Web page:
In the short term, as the dad/coach of a 9 year old girl, there is nothing to do but go with the gut. Her instincts are to hit flatter and hard and her timing is developing very well. I did shorten her take back in concert with an old time Russian coach we visited last summer. He spoke almost no English but kept grabbing her racquet on the take back to emphasize it was too much!
As I have said, I have had great difficulty trying to teach this new technique. For whatever reason, boys pick it up fairly easily, but girls/women are not able to learn it well from my limited experience. So, I found your posts interesting that others have run into similar issues.
What goes with this is whether or when you might want to teach this to girls especially at an early age... My guess now is that it would be easier for someone who learns the traditional technique with weaker grips to transition to this style than those who start with full western grip and open stance.
For what its worth, I am teaching ATP forehand to my 11year old daughter. I want her to just swing hard as she can and worry about control later.
Good idea. That is what Bolliierri said once - for juniors, first power then control.
For adults, other way around (that is my statement, not his)
Are you saying that a girl hitting ATP forehand has more difficulty handling flat balls? Because that's a different claim from the initial critique of the ATP forehand for the type of ball it produces in woman's hands, presumably non-penetrating sitters.
I thought ATP forehand would enable a player to handle incoming faster balls more easily, which is different from saying it is difficult to *learn* this type of forehand while having to deal with fast, flat balls.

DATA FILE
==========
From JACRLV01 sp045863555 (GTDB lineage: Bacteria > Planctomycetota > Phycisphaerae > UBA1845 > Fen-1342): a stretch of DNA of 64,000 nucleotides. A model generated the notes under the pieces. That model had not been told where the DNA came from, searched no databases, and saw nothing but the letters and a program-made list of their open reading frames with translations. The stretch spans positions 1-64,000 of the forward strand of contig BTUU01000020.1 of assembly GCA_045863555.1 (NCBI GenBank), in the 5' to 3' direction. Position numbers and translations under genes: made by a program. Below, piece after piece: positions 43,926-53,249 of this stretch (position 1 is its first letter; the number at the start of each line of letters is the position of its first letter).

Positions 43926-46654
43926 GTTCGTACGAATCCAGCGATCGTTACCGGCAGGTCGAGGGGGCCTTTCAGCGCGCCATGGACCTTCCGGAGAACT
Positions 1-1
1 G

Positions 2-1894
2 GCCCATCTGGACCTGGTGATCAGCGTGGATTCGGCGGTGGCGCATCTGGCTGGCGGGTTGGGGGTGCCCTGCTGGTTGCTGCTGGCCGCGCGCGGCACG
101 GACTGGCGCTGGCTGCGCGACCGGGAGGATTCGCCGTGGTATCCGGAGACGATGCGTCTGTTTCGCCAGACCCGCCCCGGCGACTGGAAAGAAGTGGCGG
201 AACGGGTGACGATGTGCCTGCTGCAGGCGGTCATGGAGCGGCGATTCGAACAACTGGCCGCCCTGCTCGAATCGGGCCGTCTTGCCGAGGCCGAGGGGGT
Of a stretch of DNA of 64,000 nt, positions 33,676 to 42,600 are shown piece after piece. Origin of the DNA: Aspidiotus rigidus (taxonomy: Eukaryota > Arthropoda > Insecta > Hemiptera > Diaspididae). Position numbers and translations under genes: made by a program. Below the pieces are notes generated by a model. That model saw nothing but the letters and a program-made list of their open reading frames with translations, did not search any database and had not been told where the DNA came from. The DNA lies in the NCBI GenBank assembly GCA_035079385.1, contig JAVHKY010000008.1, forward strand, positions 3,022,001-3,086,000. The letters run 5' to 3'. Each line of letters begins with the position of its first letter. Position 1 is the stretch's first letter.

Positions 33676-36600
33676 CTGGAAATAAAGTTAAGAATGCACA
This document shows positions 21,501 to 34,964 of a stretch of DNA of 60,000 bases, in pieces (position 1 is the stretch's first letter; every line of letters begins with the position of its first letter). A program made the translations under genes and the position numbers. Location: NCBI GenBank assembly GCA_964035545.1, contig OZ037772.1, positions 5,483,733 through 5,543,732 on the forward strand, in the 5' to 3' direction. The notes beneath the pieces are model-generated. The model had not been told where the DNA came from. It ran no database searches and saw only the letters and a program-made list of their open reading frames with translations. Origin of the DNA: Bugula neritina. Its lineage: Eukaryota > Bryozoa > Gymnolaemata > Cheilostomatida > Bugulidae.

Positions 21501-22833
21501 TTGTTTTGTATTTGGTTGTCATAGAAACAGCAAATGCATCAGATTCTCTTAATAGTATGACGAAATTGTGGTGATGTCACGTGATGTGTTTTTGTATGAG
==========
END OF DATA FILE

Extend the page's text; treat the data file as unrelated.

Great discussion, everybody.
I both like and don' like Bouchard's forehand. Something seems wrong about it. I think it's because her arm looks stiff so she doesn't get the "whip" effect.
BTW, I like the description of the ATP forehand as a whipping forehand. I know that's how I describe it to my 9 year old daughter and that's what I am looking for when I make her shadow this shot.
ATP forehand is tougher. So the simple question is why do it if not needed.
I agree it's tougher to learn it. I do think it is a superior shot once mastered, but I am willing to hear arguments against it.
The ATP FH might be a bit more difficult at first, but not exceedingly so for most (high) intermediate players. The WTA, with its longer takeback and longer forward swing is more difficult to time, especially on deep or fast balls (like serves). Because of the timing issue, directional control can be a problem. The larger/longer swing that is required will often require the player to play deeper -- back in the red -- and play defensively more often. I have seen this with many high school and junior tournament players as well as rec players.
Agreed. It is not perfect, but most importantly, it seems to produce the right effect - driving ball with a good deal of forward kick. You will see it if you watch her matches. I like the fact she does that with all her shots, FH, BH, and Serve. Someone taught her very well, IMHO.